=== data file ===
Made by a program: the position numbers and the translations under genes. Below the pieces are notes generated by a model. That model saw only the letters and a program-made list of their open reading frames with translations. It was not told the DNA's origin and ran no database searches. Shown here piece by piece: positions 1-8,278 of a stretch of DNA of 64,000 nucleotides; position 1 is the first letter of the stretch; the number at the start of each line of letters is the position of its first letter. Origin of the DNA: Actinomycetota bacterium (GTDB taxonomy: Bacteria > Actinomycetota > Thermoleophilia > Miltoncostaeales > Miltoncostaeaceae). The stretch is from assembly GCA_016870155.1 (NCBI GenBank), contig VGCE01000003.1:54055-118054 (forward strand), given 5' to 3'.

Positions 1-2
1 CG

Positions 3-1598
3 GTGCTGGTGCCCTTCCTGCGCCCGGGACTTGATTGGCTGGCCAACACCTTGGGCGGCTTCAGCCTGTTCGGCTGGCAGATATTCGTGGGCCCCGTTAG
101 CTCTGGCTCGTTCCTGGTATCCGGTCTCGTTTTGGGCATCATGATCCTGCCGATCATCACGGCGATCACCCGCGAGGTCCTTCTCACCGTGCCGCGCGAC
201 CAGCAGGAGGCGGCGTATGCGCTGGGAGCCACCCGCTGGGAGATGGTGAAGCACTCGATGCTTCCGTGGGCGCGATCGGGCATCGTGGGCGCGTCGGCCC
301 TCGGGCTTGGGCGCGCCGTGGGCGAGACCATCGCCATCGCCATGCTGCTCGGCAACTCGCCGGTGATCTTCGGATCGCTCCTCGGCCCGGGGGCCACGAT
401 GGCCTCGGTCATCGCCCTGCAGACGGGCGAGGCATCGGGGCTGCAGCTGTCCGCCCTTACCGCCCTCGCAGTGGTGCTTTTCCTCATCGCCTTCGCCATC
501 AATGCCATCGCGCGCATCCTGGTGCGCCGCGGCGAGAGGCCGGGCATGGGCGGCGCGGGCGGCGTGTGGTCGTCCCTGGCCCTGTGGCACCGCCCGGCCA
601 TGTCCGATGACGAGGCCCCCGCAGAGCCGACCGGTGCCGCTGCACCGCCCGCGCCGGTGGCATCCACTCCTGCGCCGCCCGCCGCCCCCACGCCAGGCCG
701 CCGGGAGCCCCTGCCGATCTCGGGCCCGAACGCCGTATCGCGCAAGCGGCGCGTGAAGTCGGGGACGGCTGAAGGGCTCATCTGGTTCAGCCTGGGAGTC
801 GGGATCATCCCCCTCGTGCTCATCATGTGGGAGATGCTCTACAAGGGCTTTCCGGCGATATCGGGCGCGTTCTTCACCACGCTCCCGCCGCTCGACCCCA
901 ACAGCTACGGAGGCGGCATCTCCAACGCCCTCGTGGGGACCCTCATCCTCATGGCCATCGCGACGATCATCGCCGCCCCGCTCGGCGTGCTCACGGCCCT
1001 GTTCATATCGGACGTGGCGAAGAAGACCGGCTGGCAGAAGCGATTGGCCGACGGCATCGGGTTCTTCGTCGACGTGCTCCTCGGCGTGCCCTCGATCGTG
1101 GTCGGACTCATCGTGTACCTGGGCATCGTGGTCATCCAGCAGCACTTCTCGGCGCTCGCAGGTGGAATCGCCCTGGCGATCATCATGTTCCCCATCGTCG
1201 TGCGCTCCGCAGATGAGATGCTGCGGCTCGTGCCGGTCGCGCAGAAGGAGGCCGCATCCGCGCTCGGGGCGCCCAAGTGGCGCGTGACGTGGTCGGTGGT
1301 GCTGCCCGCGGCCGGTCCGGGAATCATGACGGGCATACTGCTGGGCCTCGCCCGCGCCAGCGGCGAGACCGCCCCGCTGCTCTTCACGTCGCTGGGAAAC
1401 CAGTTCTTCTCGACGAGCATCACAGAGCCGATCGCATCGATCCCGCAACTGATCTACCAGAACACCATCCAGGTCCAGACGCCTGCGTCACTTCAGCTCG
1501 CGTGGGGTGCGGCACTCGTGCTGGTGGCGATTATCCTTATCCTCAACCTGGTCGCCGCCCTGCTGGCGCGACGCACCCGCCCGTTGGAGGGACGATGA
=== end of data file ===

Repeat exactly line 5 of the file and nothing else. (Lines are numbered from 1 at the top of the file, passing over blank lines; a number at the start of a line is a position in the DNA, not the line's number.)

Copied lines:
3 GTGCTGGTGCCCTTCCTGCGCCCGGGACTTGATTGGCTGGCCAACACCTTGGGCGGCTTCAGCCTGTTCGGCTGGCAGATATTCGTGGGCCCCGTTAG